Olivia graduated from the University of Alabama in May 2019 with a BS in biology and a BA in dance. She performed undergraduate research in Dr. Laura Reed’s lab, where she studied the evolution of toxin tolerance in mushroom feeding species of Drosophila. After graduation, Olivia
worked as a post baccalaureate trainee in Dr. Kelly Ten Hagen’s lab at the National Institutes of Health. Here, she used single-cell RNA sequencing on Drosophila salivary glands to study the mechanisms by which heavily glycosylated proteins are secreted. In the Bashaw lab, Olivia is developing projects relate to axon guidance receptor regulation and signaling.


Sarah Gagnon

Sarah Gagnon
Graduate Student CAMB (DSRB)
 sgagnon@pennmedicine.upenn.edu

Sarah earned her BSc and MSc in cell biology from McGill University, Canada, where she studied intracellular trafficking and small RNAs in C. elegans. She then moved to Philly and made the jump to flies to pursue her interest in developmental biology and axon guidance. Her thesis work investigates how axons change their responsiveness to midline-derived cues as they approach, cross, and grow away from the midline.


Maya Hale

Maya Hale
Graduate Student CAMB-DSRB
 Maya.Hale@pennmedicine.upenn.edu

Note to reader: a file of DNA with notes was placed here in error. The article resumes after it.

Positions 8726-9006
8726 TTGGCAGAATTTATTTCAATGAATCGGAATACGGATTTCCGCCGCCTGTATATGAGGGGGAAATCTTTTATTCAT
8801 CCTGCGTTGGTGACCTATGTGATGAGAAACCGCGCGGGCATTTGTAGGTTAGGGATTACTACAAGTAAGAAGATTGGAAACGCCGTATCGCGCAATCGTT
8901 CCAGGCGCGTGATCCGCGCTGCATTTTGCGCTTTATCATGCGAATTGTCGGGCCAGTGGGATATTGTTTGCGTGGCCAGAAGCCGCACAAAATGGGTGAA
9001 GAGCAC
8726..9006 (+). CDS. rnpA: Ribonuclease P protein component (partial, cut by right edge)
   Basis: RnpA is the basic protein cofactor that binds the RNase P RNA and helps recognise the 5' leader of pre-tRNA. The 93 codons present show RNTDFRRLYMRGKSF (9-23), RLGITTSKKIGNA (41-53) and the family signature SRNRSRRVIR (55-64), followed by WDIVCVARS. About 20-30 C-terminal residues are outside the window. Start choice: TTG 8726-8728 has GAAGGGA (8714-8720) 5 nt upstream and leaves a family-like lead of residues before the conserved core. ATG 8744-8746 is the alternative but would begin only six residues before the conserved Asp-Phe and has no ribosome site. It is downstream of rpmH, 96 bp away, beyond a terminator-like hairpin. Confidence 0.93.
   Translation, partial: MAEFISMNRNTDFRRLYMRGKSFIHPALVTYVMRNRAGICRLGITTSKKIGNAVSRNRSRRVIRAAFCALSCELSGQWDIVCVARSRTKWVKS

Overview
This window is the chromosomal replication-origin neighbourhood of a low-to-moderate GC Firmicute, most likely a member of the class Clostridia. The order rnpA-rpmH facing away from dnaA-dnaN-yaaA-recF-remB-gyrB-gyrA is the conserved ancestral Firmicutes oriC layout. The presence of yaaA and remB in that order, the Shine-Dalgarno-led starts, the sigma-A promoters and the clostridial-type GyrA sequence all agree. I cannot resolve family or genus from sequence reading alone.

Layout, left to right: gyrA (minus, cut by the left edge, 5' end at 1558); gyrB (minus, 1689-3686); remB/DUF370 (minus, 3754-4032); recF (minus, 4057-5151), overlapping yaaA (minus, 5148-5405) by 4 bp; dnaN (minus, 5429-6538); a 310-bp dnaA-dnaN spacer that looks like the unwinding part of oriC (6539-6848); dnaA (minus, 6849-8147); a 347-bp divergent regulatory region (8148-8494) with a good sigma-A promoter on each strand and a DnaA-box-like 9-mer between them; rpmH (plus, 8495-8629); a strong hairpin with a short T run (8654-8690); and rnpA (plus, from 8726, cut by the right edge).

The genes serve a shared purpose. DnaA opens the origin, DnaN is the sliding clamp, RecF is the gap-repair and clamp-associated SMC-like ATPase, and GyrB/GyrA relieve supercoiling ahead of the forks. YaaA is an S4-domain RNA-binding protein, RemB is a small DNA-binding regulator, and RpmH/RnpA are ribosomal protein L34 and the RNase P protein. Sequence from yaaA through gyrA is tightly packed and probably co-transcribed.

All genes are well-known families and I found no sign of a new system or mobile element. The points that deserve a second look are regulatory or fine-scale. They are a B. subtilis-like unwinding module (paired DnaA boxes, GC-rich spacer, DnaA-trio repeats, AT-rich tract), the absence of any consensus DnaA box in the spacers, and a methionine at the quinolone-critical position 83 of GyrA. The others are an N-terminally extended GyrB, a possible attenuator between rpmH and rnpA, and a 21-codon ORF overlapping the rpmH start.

Maya earned her BS and BA at University of Maryland, Baltimore County. Her research explores the molecular mechanisms of axon guidance in the mammalian central nervous system. More specifically, she is investigating the regulation of Robo receptors via E3 ubiquitin ligase-mediated degradation in the developing spinal cord and during the development of the corpus callosum.


Kelly Sullivan

Kelly Sullivan
Graduate Student CAMB-DSRB
 kellysul@pennmedicine.upenn.edu

Kelly did her undergraduate studies at Tufts. Her thesis work is exploring the regulation of repulsive axon guidance receptors during axon guidance at the midline. In particular, she is investigating intracellular trafficking mechanisms that control Robo receptor surface expression.


Yixin Zang

Yixin Zang
Graduate Student CAMB-DSRB
 yzang@pennmedicine.upenn.edu

Bio: I grew up in the metropolitan area in Beijing, China, then went to the small college town Ithaca in upstate NY for my college education at Cornell University. In my free time I like to spend time with my orange Tabby cat Orange, who is a master of being annoying but still endearing.

Research: During development, the establishment of correct neural circuits through guided axon extension is essential for the function of the nervous system. In a newly discovered pathway, one of the classical axon guidance receptors Frazzled can be cleaved to act as a transcription factor to activate target gene expression. My thesis project focuses on understanding the upstream genes required to regulate Fra proteolytic cleavage and downstream target gene expression.



Lab Manager/ Research Specialist

Chloe A. Potter

Chloe A. Potter
Lab Manager/Senior Research Specialist
 Chloe.Potter@Pennmedicine.upenn.edu

Chloe earned her undergraduate degree in Animal Sciences from Cornell University. Since then, she has worked with the mouse model in ophthalmology and developmental biology research labs before coming to the University of Pennsylvania. She is excited to apply her technical knowledge to neuroscience and develop new skill sets as well as help maintain a well functioning, proficient laboratory.